Q. Readers: In the previous Answer Man column, I published a query from Ryan Murphy of Kearny, N.J., who wondered if the review of "Role Models" on FHM.com was the worst movie review of all time. Although appalled by the ignorance of the review, I was curious that gawker.com said they'd received their complaint about the review from a former FHM.com employee. I Googled Ryan Murphy, discovering that he was a former employee of the FHM.com. Since Gawker did not mention the reviewer's name but Murphy did, I concluded that he was calling attention to his own complaint and helpfully pointed this out. Murphy replies:
Thanks for answering my question -- although I get the feeling you published it mostly to call me out. In my defense, I am a former FHM employee (although I was never U.S. Editor -- or paid handsomely, for that matter), but I am not the one who submitted the review to Gawker. The link was sent to me, and I was interested to get your take on it. The story was also carried on Jossip (http://www.jossip.com/out-of-work-editors-get-ready-to-rage-20081110/), which is where I attained most of the details. That's the link I should've sent. From now on, I'll be sure to submit things anonymously on the Web, so I can't be held accountable for anything. Just like everyone else. Ryan Murphy, Kearny, N.J.
A. I went to jossip.com, which thanks "a little birdie" for the tip. I assume you discovered the original Jossip item through Googling, which is why you referred me to the Gawker link. Or not. I think we can all agree it's a review that could have been written by a grade-schooler who found out everything in it on the Web, without even seeing the movie. I hope this low level of research does not extend to the models in this lad mag, although I doubt the lads really care.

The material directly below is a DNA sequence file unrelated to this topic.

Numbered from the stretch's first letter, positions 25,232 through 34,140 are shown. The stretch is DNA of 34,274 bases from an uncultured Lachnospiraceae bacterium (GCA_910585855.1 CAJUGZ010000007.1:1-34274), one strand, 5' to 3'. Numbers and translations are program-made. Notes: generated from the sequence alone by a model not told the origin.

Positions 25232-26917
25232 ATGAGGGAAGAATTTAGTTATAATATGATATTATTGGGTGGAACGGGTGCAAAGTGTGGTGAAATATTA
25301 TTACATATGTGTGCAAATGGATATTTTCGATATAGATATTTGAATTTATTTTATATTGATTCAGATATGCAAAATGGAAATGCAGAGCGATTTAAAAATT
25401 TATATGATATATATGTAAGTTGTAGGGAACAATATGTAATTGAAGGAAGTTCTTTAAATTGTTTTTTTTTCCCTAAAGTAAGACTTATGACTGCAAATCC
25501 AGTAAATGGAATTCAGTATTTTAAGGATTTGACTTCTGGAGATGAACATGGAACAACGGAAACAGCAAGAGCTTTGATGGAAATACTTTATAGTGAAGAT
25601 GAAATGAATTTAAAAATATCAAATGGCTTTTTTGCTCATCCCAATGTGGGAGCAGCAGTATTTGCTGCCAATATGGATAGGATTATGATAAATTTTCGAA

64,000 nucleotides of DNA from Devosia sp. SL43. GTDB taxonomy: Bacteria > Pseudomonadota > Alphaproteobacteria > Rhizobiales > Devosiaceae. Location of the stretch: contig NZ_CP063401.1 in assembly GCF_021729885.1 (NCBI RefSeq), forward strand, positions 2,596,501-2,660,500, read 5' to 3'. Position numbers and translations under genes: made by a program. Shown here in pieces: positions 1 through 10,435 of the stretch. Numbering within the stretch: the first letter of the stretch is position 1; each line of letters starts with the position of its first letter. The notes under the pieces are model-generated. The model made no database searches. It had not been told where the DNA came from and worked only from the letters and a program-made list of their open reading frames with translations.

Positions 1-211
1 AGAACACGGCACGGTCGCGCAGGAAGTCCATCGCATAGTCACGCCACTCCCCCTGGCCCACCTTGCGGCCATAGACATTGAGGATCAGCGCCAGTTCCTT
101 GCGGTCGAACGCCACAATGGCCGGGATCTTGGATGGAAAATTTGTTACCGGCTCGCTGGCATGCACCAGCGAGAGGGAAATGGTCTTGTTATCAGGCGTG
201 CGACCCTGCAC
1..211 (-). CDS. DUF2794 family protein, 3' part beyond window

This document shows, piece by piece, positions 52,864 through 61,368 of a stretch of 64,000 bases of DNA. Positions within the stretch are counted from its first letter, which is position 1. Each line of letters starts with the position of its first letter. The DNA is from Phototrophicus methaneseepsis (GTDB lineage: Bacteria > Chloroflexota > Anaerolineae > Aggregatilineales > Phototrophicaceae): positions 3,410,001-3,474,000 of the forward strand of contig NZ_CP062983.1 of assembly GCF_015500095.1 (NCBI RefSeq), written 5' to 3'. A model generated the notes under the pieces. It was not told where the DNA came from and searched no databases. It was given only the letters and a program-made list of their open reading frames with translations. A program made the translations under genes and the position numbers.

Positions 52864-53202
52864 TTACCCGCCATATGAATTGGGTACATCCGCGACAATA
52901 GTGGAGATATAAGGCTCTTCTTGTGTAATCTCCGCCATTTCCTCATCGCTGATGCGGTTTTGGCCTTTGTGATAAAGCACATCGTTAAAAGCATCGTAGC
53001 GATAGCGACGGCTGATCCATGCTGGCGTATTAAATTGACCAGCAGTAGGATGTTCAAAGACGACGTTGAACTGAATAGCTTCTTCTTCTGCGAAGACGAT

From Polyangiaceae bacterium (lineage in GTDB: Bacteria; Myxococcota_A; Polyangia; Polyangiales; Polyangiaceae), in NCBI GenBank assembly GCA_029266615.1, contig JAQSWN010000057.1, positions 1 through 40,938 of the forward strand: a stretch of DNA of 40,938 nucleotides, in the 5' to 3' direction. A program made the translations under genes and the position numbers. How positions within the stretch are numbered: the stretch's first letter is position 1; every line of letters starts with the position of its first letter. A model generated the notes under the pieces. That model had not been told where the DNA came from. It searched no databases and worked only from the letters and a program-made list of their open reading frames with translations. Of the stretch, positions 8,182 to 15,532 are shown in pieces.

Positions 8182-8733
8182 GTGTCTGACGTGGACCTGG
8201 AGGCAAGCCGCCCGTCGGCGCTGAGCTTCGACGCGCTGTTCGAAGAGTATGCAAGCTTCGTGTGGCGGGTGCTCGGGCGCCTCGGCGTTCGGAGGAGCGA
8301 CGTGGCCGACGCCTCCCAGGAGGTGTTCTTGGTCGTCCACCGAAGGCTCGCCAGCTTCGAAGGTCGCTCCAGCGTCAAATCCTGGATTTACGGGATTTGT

Q. I have a pet peeve about the practice of describing a movie as a "date movie." As in, "Oh, it's a good 'date movie,' but otherwise I'd skip it." Surely a movie good enough to see with a date is also good enough to see on one's own? The statement implies one of two things, in my eyes: 1) Women don't have the taste in movies men do, so it really doesn't matter what you take them to as long as they are entertained. 2) You're going to be much too busy attending to other matters to be concerned with what's happening onscreen. Nathan Gearhart, Kansas City, Mo.
A. Young men (and women), heed this warning! Only marry someone whose taste in movies is as good as, or better than, your own. Otherwise, you will be doomed to seeing Date Movies for the rest of your life, and almost by definition they aren't worth seeing at all.
Q. Re your Great Movie review of "Magnolia," a favorite of mine. Have you and your readers noticed not one, but multiple Exodus 8:2 references in the movie? Look at the ropes on the top of the building before the man jumps at the beginning, they are in the form of an 8:2. This, along with subtle frog visuals (Frogger video game in bar) are scattered all throughout. Patrick Pendergast, Portland, Ore.
A. Not to mention actual frogs falling from the skies. Yes, the references of Exodus 8:2 in "Magnolia" are well-known, but to my knowledge, you're the first to notice the ropes on top the building. Re-reading the biblical passage, I find it funny what a slow learner the Pharaoh is. Reminds me of Boss Gettys on Citizen Kane: "He's going to need more than one lesson. And he's going to get more than one lesson."
Jeff Ignatius has a good explanation for the frogs at his blog culturesnob.com: "'Magnolia' has but one devout character -- police officer Jim Kurring -- and the script implicitly mocks him as a simpleton whose piety seems contingent on favorable treatment from God. When he loses his gun, he thinks the Lord has abandoned him and begs for help. Kurring is good-hearted but not rigorous in his faith.
"And the movie is populated with lost, lonely people. Addicts, adulterers, misogynists. Greedy, mean, egocentric. Friendless, pathetic, stunted. They're miserable, and many of them are wicked to boot. These characters are so far gone that only something nearly miraculous could awaken them from their moral and spiritual slumber. God's weapon of choice? Frogs."
This message came to me from a reader named Peter Svensland. He and a fr...
White privilege, lived.
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An interview with Harvard Business School professor Anita Elberse, author of “Blockbusters: Hit-making, Risk-taking, ...